By the fall, the conflict in Brooklyn had engulfed the city. Nearly 57,000 teachers walked picket lines, and over 1 million students were out of school.
New Yorkers have battled over school governance for more than two centuries, and the struggle continues in ongoing debates over mayoral control. The 1968 conflict, however, did not simply transform the school system. It reshaped political alliances, social movements, and labor organizing in the city for decades to come.
The Board of Education abandoned the community control experiment one year after the strikes, but the school system was decentralized by the state legislature into quasi-independent districts with elected community school boards in 1970. This system, in turn, was eliminated in 2002 at the request of Mayor Michael Bloomberg, who won control of the city’s schools from the state legislature.
This centralization has not gone unchallenged. Parents regularly demand more democracy and transparency from the city, and state lawmakers now reconsider mayoral control nearly annually. Fifty years on, many of the questions that New Yorkers struggled with in 1968 remain urgent and unresolved.
Who will teach the city’s children and how will they do it? How will the city address persistent racism, segregation, and educational inequality in its schools? Who will be held accountable to the children and parents schools serve, as well as to the teachers employed by the system?
Gotham, in partnership with Chalkbeat, asked eight historians and scholars of education to reflect on how this history remains relevant for NYC public schools today. Here’s what they told us.
By Nathan Braccio
In many senses, New York (and New Amsterdam/New Netherlands) should be considered the center of cartography in Colonial North America. Starting with the skilled Dutch cartographers, the mapping of New York was more regular and detailed then that of other colonies, including its neighbors in New England. As Patricia Seed has argued, the Dutch believed detailed records legitimized their claim to the region. English colonists in New England did not treat maps the same way. They came from more parochial backgrounds in which maps were novelties and curiosities, not useful tools. However, when New York fell into English hands, a different kind of Englishman arrived there. Its new administrators, such as Governor Edmund Andros, were not parochial English townsmen like their New England neighbors. Like the Dutch, they saw the power of maps and wielded them as powerful weapons. The New York City-based administration of Andros would eventually come to export mapping as a tool and force the colonists of the region to acknowledge their import. Under Andros and other governors sent from England, both New York and New England became visualized through countless property maps and detailed maps of the boundaries between colonies.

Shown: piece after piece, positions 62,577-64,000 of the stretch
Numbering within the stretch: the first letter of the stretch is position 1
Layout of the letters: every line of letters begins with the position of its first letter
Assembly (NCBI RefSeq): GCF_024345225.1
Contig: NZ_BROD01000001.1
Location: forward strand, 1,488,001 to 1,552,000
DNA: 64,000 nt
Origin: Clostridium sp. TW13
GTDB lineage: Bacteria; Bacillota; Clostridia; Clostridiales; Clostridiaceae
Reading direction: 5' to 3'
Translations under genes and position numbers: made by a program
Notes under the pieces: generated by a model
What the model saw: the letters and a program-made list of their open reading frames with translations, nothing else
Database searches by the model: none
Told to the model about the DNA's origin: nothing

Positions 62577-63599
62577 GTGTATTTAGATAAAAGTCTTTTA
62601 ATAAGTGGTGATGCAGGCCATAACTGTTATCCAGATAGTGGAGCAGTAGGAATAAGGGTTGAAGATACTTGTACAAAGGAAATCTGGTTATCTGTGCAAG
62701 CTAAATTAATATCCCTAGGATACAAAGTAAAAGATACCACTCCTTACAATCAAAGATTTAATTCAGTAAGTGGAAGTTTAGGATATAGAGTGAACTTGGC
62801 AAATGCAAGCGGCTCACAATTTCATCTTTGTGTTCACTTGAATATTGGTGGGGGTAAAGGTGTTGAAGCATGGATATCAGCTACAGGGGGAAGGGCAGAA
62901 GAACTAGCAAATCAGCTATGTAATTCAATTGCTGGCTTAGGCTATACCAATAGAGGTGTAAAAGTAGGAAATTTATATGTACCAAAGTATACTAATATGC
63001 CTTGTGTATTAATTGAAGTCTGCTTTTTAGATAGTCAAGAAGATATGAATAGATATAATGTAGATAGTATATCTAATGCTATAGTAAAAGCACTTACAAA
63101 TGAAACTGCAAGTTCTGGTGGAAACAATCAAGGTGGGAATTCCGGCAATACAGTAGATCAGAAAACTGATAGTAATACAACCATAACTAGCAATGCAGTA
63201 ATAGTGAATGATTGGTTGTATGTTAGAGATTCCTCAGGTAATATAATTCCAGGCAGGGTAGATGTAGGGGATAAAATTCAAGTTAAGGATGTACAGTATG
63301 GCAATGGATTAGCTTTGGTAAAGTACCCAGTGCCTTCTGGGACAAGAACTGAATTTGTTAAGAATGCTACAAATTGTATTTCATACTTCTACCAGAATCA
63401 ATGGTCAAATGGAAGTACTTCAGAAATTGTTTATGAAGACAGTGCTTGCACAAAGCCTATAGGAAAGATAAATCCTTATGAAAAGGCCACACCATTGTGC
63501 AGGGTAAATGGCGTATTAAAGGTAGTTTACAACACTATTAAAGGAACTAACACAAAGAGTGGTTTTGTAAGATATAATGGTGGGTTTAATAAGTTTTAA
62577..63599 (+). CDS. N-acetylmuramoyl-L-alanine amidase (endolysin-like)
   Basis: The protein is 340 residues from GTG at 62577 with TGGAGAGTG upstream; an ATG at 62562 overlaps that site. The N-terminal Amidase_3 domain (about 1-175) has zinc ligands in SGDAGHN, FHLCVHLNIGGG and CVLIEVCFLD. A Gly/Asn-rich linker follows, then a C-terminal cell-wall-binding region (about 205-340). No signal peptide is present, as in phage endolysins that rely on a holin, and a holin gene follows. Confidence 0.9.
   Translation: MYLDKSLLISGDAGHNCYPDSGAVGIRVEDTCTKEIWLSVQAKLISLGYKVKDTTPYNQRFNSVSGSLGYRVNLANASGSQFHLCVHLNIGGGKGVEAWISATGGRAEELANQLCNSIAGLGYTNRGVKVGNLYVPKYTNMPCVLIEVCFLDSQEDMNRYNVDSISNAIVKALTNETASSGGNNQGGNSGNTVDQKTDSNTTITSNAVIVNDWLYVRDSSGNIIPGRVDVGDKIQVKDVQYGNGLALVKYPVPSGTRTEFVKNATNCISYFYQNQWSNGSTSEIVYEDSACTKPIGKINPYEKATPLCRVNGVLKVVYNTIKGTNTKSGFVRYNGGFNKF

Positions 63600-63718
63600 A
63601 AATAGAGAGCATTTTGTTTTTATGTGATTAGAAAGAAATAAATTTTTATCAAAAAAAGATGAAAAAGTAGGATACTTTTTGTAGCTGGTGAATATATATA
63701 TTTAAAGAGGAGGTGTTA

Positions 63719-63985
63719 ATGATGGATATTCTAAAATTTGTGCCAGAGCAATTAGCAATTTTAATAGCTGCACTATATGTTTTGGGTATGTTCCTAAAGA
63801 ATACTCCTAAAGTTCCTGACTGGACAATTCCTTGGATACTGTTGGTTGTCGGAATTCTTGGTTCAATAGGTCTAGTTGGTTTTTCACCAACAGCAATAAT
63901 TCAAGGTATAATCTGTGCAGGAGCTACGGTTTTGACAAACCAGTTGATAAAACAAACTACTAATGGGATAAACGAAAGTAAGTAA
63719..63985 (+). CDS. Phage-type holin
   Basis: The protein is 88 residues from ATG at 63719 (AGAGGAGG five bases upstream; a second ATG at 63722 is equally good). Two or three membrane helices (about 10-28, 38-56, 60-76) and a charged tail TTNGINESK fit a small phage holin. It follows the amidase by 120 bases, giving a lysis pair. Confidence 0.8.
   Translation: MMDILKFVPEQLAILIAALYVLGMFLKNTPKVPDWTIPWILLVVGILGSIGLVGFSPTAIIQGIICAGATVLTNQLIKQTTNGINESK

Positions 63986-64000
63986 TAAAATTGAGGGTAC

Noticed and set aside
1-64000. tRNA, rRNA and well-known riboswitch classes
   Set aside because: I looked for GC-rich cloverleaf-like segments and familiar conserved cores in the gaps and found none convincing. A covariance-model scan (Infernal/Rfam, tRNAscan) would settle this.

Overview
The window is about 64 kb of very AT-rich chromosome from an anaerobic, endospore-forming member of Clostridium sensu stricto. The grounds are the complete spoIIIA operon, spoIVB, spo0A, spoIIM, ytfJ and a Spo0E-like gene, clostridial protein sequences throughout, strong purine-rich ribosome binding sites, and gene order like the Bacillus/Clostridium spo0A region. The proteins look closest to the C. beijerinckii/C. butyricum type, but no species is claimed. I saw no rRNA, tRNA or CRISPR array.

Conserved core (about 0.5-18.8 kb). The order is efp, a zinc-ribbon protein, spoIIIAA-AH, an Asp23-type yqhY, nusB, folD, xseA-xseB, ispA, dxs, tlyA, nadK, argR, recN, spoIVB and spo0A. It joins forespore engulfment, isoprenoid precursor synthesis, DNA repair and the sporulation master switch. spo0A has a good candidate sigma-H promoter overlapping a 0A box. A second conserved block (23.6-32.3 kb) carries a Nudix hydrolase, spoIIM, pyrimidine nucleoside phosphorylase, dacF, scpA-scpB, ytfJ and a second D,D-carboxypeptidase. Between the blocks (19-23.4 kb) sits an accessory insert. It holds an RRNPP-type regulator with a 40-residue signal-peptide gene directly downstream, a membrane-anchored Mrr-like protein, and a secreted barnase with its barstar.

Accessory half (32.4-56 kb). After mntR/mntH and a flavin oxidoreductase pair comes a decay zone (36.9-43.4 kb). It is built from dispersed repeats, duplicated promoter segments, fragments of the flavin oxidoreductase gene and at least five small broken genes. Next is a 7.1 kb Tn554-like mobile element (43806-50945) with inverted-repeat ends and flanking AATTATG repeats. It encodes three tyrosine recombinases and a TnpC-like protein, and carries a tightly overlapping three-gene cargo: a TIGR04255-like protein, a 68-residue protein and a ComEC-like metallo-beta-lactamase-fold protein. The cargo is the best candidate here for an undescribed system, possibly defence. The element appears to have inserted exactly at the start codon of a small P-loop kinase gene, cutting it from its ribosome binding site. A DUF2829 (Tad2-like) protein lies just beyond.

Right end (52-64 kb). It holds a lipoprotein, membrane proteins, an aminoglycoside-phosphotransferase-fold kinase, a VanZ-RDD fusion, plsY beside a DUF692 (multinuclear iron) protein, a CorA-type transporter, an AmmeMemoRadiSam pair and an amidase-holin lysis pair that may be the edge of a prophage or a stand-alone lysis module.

By Julia Guarneri
“I thought I knew every nook and angle of this village, but it seems your staff are ferreting out new and interesting bits every week.” In 1919, subscriber Charles Romm sent this letter to the New York Tribune, praising the paper’s new “In Our Town” section. The Tribune — like the World, the Times, the American, and many of the city’s other daily papers — had begun printing a special local section on Sundays. These metropolitan sections, as they were often called, did not print local news, exactly. They were not the places to look for accident reports or the latest in city politics. Instead, metropolitan sections gave readers glimpses of the everyday city. They brought the sights, accents, and clamor of the city into readers’ laps, to be enjoyed from a living room couch or a lunch counter. Newspapers’ metropolitan sections packaged up city life for quick, enjoyable consumption.